• by Anonymous Coward on Friday November 19, 2010 @11:10AM (#34281624)

    I worked in the security industry for many years and we had contracts with a number of government departments, major ISPs, and enterprise businesses. Our talks with the DHS ended when they suggested making a Windows-based version of our Linux-based network security server. The conversation went something like this:

    Us: "Sure we could do it, but it would cost more, be slower, and have poorer performance because we wouldn't be able to modify the OS directly to support what we need. You'd need a significant number more machines to do the same task, each machine would cost more, and the project would be delayed at least a year while we developed it and went through the security certification process again. Additionally, the security would be weaker and these should be high security systems as they have access to all the traffic running through your network and are already managing the traffic."

    DHS Security Guy: "I think that's the way we want to go."

    Us: "Do you mind if we ask why?"

    DHS Security Guy: "I don't like managing non-Windows systems."

    Maybe things have changed over there in the last few years but... dear god! They were some of the most incompetent Microsoft loving fuckwits ever. We had a contract with Microsoft at the time and they were cool with our Linux based solution and were even considering installing custom Linux systems of their own design to supplement the limitations of their Juniper routers with regard to network traffic management and security.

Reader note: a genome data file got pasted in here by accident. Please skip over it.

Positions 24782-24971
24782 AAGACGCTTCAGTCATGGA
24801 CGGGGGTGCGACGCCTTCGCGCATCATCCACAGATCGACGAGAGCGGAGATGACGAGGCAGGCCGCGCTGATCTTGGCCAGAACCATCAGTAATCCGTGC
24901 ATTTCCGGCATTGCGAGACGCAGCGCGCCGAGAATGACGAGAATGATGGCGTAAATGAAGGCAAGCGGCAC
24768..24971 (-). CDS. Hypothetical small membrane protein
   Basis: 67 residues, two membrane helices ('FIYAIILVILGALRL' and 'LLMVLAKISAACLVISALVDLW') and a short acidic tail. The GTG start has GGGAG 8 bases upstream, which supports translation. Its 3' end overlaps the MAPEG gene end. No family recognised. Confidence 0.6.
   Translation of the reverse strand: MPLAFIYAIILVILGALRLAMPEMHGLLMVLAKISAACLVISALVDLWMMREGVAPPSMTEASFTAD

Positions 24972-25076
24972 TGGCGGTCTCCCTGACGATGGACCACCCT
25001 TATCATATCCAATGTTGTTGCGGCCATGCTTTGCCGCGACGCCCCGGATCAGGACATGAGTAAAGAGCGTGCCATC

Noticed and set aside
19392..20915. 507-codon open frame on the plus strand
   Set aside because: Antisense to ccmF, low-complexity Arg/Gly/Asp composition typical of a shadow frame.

• Follow the money (Score:3, Informative)

    by barzok (26681) on Friday November 19, 2010 @11:13AM (#34281660)

    How would this benefit Rep. Thompson's campaign & PAC funding? "Defense Electronics" firms are the #3 contributor to his campaign & leadership PAC for 2009-2010. "Computers/Internet" were #3 for the 2008 campaign.

    http://www.opensecrets.org/politicians/summary.php?cid=N00003288 [opensecrets.org]

  • by jeffmeden (135043) on Friday November 19, 2010 @11:38AM (#34281924) Homepage Journal

    Not to straw man your other arguments, but the FAA has managed to keep people alive at an unprecedented rate. Considering the aviation disasters that befall less regulated nations on a regular basis (and even other transportation methods in our own nation,) I would have to politely decline the notion that the FAA is overstepping it's bounds. As someone who has put on a lot of miles in the air, I prefer to take my planes well regulated and safe, as opposed to innovative and in a crater.

  • by deapbluesea (1842210) on Friday November 19, 2010 @02:43PM (#34283944)

    But if the approach is to require private enterprise to demonstrate compliance with full-blown government IT security C&A with the government doing the certification

    The government C&A approach should be enough for anyone in the know to run screaming from this. It basically amounts to a massive enumeration and mapping of the entire network, performed on an unrealistic schedule by people who don't necessarily know what they are looking for, then the autogeneration of mountains of paperwork based on the mapping, followed by a signature by a CEO type that basically says he is criminally liable for any security breaches henceforth. When we did this process my work site several years back, we actually wheeled in three carts carrying 6 file boxes each filled with the paperwork that the certifying authority was being asked to sign. The worst part? Aside from verifying that all systems were patched to approved levels, I can't say what kind of security that process guaranteed.

    Now imagine the private sector doing this for a government authority. IRS anyone?